Be economical.

By not wasting time or supplies or doing sloppy work that must be re-done. Extravagant and messy are not in style.

Be attentive.

Focus on every customer (patient, physician, staff member). Give your total attention, patience and courtesy. Do not assume you know what the customer (patient, physician, staff member) is going to say, but listen carefully to the customer/patient (in-person or on the phone), so you can assist them to the best of your ability. Remember how good it feels to be the center of someone’s attention. Now give that gift to every single person!

Be detail oriented. 

Document all interactions with customers/patients and other businesses/medical facilities to assist your co-workers in knowing what you have done, and document your resolution of the situation to the customer’s satisfaction. If you don’t document it, it didn’t happen! Make it legible. If you can’t read it, then you have a mystery, not documentation.  

Be a team player.

This means both covering for your co-workers and knowing that they will cover you. This means supporting your co-workers to their faces and behind their backs. This means having your workplace goals as your goals, and knowing that your success will be your team’s success and ultimately, the success of the business/practice. When the baseball gets through the infield, the outfield does not say that the problem was the infield’s job and complain that the infield didn’t catch the ball. The outfield is part of the team, runs for the ball and makes every effort to stop the runner’s advance in spite of the infield’s error. 

Be clean. 

Not just clean clothes and body, but clean up your own messes. Act as an adult acts in the workplace: responsibly, maturely, and with thought for others. Accept blame for your own mistakes, knowing that everyone makes them, and that if no one is making any mistakes, nothing is improving. Keep the workplace clean of trash and trash talk. Make it a better place because you were there!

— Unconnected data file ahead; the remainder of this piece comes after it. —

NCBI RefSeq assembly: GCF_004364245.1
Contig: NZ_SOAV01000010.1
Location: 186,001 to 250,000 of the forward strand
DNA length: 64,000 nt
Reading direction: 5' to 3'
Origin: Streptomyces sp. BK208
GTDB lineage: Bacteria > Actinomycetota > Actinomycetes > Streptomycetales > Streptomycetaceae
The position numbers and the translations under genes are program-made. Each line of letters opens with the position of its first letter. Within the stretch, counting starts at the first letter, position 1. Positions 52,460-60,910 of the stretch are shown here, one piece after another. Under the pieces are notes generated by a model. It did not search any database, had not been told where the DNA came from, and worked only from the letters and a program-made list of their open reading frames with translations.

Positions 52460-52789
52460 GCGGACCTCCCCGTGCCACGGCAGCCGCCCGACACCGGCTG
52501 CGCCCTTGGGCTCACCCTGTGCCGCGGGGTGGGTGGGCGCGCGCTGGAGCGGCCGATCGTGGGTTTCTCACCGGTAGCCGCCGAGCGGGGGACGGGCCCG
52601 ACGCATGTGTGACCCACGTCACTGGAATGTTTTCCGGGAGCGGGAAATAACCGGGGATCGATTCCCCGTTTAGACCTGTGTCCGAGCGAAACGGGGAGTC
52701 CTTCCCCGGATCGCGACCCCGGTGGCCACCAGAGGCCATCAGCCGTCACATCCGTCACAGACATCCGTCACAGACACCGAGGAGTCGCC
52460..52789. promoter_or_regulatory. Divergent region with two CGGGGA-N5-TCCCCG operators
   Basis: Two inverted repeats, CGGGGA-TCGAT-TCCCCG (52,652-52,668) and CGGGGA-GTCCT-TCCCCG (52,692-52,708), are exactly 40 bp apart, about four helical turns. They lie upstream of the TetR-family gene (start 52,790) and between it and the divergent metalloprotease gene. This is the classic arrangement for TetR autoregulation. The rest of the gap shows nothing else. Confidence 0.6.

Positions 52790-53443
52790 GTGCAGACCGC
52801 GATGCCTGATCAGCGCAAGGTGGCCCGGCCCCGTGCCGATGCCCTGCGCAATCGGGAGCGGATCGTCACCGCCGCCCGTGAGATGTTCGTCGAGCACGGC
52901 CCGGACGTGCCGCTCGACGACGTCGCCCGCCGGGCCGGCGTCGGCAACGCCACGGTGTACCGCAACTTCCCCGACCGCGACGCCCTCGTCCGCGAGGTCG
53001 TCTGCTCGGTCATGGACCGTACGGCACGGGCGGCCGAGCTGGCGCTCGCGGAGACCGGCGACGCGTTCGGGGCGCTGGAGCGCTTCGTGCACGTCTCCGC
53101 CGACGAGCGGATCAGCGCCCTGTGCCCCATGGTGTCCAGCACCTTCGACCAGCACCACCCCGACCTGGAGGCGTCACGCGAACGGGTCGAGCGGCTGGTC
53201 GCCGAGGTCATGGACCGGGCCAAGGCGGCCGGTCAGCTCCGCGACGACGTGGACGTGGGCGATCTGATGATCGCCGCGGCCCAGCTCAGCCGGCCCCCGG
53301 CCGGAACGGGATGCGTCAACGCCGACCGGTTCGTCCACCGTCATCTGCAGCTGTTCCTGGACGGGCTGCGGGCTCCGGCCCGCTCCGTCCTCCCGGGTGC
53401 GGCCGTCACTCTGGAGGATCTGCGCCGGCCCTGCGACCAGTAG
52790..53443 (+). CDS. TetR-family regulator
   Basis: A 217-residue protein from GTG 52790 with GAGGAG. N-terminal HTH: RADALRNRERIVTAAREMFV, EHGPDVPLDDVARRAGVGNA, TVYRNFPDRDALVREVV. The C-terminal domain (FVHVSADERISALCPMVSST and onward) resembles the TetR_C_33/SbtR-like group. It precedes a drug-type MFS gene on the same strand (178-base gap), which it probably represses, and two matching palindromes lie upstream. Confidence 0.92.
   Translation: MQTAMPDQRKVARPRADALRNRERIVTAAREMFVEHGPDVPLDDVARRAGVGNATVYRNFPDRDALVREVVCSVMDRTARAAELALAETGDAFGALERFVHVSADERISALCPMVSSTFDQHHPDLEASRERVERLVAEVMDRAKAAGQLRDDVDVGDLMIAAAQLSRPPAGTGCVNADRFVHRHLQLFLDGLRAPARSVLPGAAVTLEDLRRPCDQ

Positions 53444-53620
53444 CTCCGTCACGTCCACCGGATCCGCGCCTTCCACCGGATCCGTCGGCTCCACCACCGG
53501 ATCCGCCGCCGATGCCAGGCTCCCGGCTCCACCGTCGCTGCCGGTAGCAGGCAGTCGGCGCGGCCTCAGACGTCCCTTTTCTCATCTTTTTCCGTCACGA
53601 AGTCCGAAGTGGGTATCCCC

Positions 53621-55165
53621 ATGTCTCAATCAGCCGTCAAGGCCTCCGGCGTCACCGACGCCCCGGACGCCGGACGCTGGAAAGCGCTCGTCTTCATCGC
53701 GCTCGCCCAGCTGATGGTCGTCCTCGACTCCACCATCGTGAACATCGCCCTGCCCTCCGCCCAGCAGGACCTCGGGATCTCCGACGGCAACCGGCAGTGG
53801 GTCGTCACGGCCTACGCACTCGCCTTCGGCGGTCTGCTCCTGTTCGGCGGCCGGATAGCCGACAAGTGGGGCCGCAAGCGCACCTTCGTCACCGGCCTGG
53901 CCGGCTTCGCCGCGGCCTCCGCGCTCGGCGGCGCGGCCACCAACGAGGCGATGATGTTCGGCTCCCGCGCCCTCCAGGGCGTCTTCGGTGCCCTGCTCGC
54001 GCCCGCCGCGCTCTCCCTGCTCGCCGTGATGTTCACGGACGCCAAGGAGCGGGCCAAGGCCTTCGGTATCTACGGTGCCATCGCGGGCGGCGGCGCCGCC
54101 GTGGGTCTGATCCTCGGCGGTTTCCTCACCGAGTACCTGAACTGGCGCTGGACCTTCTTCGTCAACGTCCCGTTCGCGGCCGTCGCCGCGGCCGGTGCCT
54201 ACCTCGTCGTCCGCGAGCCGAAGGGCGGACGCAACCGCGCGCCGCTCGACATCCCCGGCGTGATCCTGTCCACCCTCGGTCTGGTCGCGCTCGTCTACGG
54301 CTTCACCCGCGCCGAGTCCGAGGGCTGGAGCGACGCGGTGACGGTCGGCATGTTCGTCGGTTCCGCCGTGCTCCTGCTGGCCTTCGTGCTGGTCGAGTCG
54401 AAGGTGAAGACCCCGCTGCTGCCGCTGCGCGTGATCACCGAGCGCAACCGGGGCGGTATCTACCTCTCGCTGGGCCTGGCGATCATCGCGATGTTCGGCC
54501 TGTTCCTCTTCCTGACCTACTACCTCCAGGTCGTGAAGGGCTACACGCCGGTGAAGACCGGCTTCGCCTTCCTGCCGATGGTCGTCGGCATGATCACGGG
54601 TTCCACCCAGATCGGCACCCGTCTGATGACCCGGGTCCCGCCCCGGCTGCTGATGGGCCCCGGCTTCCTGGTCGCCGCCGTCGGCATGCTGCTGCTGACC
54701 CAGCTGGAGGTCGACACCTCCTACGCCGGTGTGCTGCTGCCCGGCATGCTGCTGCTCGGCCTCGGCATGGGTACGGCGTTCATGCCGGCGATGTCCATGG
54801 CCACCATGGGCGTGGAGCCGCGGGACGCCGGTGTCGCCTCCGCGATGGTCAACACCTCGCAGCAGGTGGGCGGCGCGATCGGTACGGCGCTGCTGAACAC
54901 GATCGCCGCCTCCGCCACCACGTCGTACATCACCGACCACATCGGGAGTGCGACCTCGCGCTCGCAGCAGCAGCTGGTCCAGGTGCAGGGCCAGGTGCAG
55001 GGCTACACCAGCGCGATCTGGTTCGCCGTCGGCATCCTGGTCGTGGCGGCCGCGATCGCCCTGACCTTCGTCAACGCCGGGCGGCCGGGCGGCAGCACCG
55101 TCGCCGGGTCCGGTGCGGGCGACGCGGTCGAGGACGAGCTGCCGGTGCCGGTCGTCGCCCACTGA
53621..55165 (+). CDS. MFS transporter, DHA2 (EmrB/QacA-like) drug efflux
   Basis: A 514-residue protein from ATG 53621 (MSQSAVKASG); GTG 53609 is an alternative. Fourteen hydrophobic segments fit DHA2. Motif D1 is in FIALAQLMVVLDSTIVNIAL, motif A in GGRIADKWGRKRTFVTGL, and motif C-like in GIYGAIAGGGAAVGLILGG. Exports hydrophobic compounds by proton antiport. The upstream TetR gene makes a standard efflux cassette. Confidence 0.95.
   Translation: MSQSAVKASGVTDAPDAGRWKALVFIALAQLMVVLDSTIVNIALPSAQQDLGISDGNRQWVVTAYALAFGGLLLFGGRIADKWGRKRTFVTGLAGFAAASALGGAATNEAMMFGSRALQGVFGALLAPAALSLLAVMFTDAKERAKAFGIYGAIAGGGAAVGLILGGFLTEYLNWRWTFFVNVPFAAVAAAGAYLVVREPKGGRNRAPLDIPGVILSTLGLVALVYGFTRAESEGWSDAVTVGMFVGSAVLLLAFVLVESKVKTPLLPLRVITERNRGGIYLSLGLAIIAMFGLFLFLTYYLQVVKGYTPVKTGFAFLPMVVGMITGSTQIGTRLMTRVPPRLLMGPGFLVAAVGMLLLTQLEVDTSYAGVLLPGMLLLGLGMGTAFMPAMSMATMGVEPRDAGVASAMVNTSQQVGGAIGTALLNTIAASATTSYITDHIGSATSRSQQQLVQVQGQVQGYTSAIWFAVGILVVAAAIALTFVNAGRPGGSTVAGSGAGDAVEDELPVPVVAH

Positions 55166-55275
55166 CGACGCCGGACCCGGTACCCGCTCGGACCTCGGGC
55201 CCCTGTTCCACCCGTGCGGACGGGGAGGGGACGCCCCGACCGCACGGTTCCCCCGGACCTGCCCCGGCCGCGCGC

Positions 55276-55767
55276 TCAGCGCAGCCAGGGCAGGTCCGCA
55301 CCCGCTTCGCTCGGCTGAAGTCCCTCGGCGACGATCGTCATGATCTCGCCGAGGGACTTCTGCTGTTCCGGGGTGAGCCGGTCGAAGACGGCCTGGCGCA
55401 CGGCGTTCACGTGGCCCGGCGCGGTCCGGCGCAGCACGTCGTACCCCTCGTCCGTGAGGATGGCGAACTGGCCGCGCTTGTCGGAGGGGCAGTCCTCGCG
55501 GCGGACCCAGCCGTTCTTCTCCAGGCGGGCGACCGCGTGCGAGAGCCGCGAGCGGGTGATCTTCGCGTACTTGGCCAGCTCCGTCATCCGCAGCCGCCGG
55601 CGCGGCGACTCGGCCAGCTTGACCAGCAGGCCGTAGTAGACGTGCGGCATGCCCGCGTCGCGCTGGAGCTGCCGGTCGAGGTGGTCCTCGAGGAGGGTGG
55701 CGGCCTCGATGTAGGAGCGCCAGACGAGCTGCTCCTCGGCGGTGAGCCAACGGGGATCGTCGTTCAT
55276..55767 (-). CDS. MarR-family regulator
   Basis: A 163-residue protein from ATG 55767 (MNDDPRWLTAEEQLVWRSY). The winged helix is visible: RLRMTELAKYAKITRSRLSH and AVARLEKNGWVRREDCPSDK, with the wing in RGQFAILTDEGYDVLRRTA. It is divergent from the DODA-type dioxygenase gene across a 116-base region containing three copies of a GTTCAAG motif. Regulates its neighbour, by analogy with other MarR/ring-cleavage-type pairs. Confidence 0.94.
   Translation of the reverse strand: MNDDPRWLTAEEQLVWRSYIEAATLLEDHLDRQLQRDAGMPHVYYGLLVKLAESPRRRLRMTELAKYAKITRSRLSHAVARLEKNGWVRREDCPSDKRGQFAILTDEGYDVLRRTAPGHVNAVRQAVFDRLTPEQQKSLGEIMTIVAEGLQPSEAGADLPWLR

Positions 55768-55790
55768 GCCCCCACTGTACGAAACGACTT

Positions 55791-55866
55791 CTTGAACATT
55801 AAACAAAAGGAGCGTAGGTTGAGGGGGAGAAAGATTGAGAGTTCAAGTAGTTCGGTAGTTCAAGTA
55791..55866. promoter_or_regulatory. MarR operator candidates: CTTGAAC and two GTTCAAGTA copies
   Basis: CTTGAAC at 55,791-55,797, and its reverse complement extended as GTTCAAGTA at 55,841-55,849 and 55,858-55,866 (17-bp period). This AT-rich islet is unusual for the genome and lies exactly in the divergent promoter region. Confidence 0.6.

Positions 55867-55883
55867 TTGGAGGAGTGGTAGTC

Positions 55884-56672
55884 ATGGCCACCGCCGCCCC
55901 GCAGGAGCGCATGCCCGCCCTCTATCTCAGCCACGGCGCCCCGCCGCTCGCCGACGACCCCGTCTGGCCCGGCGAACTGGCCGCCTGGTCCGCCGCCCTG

Be positive.

Strive for a positive attitude every single day. Don’t whine. Don’t join in howling at the moon! Count your blessing, not your crosses. Count your wins, not your losses. A positive attitude starts with you.

Be generous.

Contribute to making your cath lab a good place to work. Only you can create a place where everyone enjoys working. Only you can make this place a good place to be. Bring in donuts, cake, or a treat to share with your co-workers. Give three compliments a day!  Share life with others. A man travels fast by himself. A man travels far by going with others.

Be grateful.

Think about all you have and what others don’t have. What have you done to deserve all these blessings? You can see, you can hear, you can talk, and you can walk. Why are you not lying in a bed, writhing with pain and gasping for a breath? Why are you so fortunate? Why are we not thankful for the basics that we have? Safe water to drink, food, clothing, and shelter. Why are we not thankful for the superlatives? No war in our land, no persecution, and we have a job and a purpose. We have automobiles, phones, TVs, computers, large homes, large meals, and more importantly, family and friends. We have much to be thankful for. Stop and smile! Now, don’t just sit around and stew, but get busy and do!

Talent is God given. Be humble. Fame is man-given. Be grateful. Conceit is self-given. Be careful.   

— John Wooden

  To be or not to be is not a question of compromise. Either you be or you don’t be!

— Golda Meir

Be all (that) you can be!  

— US Army Slogan 1980-2001

We hope you were able to glean some tools from this article that you may use in your work days.  Be your best.